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Senator Raymond Burr Shares His Thoughts

I sat on a panel this week in Charlotte on “Strategic Transactions – Planning for 2012 & Beyond”, hosted by Moore & Van Allen.  One of the first speakers was U.S. Senator Richard  Burr, who gave an incredible speech outlining the current global landscape, the political climate in Washington, and what lies ahead.

Senator Burr began by noting that the Senate is not inclusive, has no debates, and the result is that politicians are choosing not to vote or to control votes, rather than deal with the critical issues in this country.  When asked if he expects this to change, his forecast is that people can expect more of the same, e.g. nothing will be passed.  For example, the Senate spent the last week debating whether a specific law that had already been passed!

This inability to act couldn’t come at a worse time.  Globally, Senator Burr noted that we have more pressure points that at any other time in history.

– Europe is on the edge of a capitalization cliff, with $3.8T capitalization required for their financial services.  This is not only a dangerous trend, but crumbles when one opens up the balance sheets of companies that could easily fail with a rise in interest rates.

– China will never have transparency, as the situation gets worse.  The government last year quietly capitalized their financial system by over $1T.  This in a country where consumer spending is 1/3 of GDP, vs. 2/3 of GDP in the US.  The government is the biggest spender in China far and away by any measure.  This is unsustainable as their long term debt crisis continues.

– Japan has 200% of GDP as their national debt, 97% of which is financed internally by the Japanese people.  For the first time ever Japan has gone out for global financing – and it should be interesting to see what interest rates their bonds go out at?

– The Middle East is in chaos, as the rest of the world (ROW) depends on the Middle East for oil.  Egypt cannot hold fair elections, Israel and Iran are on the verge of colliding, and the killings in Syria continue.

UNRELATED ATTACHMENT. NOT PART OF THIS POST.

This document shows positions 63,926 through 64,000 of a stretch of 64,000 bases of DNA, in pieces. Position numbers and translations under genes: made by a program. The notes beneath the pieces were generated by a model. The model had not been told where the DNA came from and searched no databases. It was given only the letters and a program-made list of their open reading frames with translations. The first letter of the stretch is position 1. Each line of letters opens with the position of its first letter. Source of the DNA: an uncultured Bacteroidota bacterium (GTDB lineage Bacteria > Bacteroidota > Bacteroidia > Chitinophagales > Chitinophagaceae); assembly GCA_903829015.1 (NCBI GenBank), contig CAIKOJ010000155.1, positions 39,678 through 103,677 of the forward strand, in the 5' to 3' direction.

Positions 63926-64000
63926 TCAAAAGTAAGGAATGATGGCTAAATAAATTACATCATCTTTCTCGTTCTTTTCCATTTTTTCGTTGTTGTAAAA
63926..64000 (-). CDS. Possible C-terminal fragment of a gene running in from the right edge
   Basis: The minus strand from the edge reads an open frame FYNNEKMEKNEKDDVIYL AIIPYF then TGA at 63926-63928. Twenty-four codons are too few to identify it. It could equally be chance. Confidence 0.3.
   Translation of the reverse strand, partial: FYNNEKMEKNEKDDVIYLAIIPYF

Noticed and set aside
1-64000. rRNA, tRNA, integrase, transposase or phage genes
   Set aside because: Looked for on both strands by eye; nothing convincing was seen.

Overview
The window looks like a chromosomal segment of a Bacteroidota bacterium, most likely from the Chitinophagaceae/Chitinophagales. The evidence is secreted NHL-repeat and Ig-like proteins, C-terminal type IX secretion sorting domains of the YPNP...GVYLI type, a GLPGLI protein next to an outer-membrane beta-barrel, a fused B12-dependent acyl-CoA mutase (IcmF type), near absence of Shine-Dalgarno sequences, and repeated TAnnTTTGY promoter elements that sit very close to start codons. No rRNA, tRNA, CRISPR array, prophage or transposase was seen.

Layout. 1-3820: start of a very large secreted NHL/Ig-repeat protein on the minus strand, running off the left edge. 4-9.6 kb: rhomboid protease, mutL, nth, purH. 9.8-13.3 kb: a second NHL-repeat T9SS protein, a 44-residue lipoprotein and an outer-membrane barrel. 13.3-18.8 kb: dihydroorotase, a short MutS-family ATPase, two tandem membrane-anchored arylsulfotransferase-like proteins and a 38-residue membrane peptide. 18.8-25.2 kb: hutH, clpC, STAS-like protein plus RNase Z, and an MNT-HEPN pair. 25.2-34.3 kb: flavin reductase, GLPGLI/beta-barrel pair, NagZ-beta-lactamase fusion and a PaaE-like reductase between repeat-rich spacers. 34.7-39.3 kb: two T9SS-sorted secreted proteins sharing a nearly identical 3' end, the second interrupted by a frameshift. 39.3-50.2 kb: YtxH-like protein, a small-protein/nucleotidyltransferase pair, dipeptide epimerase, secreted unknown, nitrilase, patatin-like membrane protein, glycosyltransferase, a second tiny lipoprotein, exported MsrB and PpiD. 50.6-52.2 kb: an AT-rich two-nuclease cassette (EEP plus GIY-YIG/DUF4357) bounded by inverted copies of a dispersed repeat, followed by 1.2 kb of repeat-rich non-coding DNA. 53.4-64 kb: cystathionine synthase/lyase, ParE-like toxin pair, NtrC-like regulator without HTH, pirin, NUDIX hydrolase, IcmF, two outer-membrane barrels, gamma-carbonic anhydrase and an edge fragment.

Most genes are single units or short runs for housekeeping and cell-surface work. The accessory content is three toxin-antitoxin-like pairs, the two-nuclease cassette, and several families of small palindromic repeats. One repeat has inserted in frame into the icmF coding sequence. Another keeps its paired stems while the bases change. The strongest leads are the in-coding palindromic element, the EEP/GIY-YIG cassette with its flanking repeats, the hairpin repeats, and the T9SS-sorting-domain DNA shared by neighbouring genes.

– The US has had three years of anemic economic growth and no job growth.  The credit markets have become overly regulated by bureaucrats who think they can pick economic winners to lend money to better than bankers.  Although the capability of banks to loan money is good, the thresholds have become so stringent that it is not happening.  US debt is at $15T, and is projected even in a rosy picture in the new budget to increase to $20.8T.  This makes the $400B in debt the Greeks find themselves in look like pocket change.

To address these issues, Senator Burr believes several things must happen:

1.  People need to get back to work.  He believes in having people on unemployment spend 20 hours a week looking for work, and 20 hours a week doing volunteer work.  As some of the people he knows have done this, they note that “there is no better place to find people with money who will hire you than when you are working in a nonprofit organization.”

2.  Establish a budget blueprint.  We have gone 3 years with no budget to follow.  This makes business planning very difficult, especially when it comes to capitalization.

3.  Cut $1T to balance the budget.  But we also need to grow the economy.  This could take the next 25-30 years to do, but let’s get started.

Senator Burr ended his speech with one of the most poignant statements I have heard in a long time.  He noted that an individual went back to his country after visiting the United States and when asked why the US was such a great country, responded “The greatness of this country is based on the capability of its people to help people in need.”  In other words, the capacity to give to others is what makes us great, not policy, not our military, or our social security system.  It’s time we take care of the problems we face, and help one another out.